Los Angeles County Child Support Services Department (CSSD) attorneys do not represent either parent or the child. Instead, they act in the public interest. There is no attorney-client relationship with either parent or with the child.
At times, CSSD or a party will file a Motion or Order to Show Cause with the court. If an agreement cannot be reached, the case will be heard by a judicial officer. Hearings and trials of local child support agency matters are usually short and the courts' calendars are usually very busy. Most parents represent themselves. If a parent fails to appear for a hearing, the case may be continued or the court may proceed with the hearing without that parent present. Cases are sometimes continued to allow one or both parents time to bring updated financial documents to court so that the judicial officer can make an accurate support order.
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When the Child Support Services Department has filed a Motion for Judgment to establish parentage and set child support, the Defendant has certain rights:
The right to an attorney, including the right to court-appointed counsel (for parentage only) if the party cannot afford counsel.
The right to genetic testing, if parentage is an issue in the case.
The right to present and cross-examine witnesses.
The right to testify himself or herself.
The right to exercise his or her privilege against self-incrimination.
If an alleged father requests genetic tests in a non-marital case where parentage has not been previously determined through a court order or Paternity Opportunity Program voluntary declaration (Family Code §7570 et seq.), the court will order the mother, alleged father, and the child to participate in Genetic Testing Process. By law, if a person fails to submit to genetic testing, this may result in a court order finding that person to be the parent of the child. If a finding of parentage is made, the judicial officer will next consider child support.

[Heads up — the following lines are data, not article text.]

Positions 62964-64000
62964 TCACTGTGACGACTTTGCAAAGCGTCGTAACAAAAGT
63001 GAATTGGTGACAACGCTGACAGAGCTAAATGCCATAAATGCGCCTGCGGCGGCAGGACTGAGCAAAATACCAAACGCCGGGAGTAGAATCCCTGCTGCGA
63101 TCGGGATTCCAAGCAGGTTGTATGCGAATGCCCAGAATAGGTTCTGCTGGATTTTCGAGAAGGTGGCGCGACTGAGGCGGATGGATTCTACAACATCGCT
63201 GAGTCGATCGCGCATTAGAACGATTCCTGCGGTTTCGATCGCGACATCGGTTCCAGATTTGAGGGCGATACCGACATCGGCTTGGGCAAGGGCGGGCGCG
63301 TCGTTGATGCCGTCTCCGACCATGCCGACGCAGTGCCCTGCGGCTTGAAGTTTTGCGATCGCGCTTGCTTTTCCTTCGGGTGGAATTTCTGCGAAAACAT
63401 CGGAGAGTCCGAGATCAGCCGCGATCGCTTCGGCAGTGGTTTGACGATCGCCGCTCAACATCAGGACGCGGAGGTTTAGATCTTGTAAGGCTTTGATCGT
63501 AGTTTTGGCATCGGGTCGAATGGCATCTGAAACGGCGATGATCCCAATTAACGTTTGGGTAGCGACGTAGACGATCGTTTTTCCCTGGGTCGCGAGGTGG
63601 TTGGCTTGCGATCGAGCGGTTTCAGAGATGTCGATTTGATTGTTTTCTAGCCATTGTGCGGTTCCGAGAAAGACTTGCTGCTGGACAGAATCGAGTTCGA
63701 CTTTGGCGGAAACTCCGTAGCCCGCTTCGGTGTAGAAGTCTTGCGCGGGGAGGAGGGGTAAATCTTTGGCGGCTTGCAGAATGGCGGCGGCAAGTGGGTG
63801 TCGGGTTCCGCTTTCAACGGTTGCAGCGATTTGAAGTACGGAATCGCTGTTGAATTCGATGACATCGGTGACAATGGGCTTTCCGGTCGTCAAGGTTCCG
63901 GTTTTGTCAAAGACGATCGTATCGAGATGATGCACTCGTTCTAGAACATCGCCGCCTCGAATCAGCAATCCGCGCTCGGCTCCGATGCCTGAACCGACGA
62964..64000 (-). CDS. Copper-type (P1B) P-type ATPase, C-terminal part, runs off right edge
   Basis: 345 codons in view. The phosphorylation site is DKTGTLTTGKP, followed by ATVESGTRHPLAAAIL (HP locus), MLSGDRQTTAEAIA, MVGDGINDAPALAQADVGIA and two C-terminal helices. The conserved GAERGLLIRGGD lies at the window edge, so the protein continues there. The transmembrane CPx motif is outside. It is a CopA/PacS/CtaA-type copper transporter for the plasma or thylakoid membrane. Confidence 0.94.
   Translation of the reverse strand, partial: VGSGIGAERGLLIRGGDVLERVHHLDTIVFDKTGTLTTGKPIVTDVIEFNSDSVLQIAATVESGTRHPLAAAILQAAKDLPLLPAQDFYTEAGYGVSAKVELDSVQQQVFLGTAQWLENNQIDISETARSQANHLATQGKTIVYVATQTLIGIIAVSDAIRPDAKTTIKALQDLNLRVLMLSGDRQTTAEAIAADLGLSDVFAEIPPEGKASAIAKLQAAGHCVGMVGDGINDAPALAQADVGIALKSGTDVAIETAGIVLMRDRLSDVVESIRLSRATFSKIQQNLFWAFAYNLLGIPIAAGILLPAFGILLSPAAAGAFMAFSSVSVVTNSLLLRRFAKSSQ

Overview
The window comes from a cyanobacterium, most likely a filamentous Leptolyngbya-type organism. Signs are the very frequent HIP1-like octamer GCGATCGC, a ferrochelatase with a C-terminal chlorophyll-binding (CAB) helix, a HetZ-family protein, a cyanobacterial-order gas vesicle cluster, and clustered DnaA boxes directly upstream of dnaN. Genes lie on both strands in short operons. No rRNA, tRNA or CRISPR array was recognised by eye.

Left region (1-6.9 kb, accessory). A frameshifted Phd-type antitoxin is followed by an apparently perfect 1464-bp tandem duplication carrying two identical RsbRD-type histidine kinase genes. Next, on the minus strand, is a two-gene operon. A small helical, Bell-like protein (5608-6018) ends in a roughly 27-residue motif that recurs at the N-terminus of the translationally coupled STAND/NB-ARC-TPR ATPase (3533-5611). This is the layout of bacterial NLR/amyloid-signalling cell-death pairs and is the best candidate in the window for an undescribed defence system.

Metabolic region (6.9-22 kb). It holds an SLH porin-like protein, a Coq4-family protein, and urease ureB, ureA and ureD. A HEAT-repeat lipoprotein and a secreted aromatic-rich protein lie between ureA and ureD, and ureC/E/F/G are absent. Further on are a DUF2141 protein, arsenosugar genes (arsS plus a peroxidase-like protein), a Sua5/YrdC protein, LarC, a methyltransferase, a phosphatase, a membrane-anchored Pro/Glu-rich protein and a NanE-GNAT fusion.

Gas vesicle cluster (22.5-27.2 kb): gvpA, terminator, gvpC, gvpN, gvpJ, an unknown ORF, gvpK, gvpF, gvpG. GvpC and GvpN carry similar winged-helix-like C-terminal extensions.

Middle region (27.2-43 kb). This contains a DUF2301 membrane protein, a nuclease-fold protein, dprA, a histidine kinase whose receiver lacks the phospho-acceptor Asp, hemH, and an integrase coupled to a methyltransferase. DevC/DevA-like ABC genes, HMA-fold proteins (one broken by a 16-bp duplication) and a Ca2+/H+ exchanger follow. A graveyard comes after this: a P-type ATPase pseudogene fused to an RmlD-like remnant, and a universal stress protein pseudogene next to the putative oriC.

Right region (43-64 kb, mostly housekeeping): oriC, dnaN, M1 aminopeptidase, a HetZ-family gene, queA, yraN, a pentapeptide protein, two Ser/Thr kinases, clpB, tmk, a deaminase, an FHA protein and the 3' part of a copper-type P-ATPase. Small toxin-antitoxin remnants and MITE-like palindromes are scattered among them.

Child support is calculated under Family Code §4050 et seq. The Child Support Services Department attorneys and the courts are required to set “guideline” child support orders. In some cases, the judicial officer may deviate from the guideline amount for specified reasons. The main factors in determining the amount of child support are the income of both parents and the percentage of time the minor child spends with the Person Paying Support. For more information, see Calculating Child Support.
Any party can file a request for modification asking the court to change the amount of monthly child support owed because of a significant change in circumstances since the last order. Changes in the income of either parent (e.g., unemployment or becoming employed), an increase or decrease in child care expense, or a change in visitation could be qualifying factors. In support modification proceedings, the modified order can generally only be made effective beginning the first of the month after the motion or order to show cause was filed with the court.
Family Code §17520 provides that holds be placed on licenses issued by the State when the obligor (parent who owes support) is not in compliance with a support order. These licenses include professional, trade, recreational and driver's licenses. If a Person Paying Support (PPS) receives a license suspension notice, the PPS must first attempt to reach an agreement with the Child Support Services Department. If unsuccessful, the PPS may file a motion for judicial review of the license denial.
Once the Person Receiving Support becomes a party to the action, custody, visitation and restraining order issues may be raised in a case originally filed by a local child support agency. However, those issues will not be heard in the Los Angeles County IV-D courts. The IV-D Commissioners will hear support issues only. Pleadings seeking orders regarding these issues must be filed in a court other than the IV-D courts.
Los Angeles County currently has four Commissioners whose primary responsibility is to hear Title IV-D support matters pursuant to Family Code §4251. These Commissioners are specifically responsible for hearing IV-D actions to establish parentage and to establish and enforce child support. If a party objects to the Commissioner hearing the matter as a temporary judge, the Commissioner will still hear the matter and make findings and a recommended order. Within ten (10) court days, a Judge will review and ratify the recommended order, absent an objection from a party. If there is an objection, the Judge will issue a temporary order and set a de novo (new) hearing within ten (10) court days. Any party may waive his or her right to the review hearing at any time. Family Code §4251(c).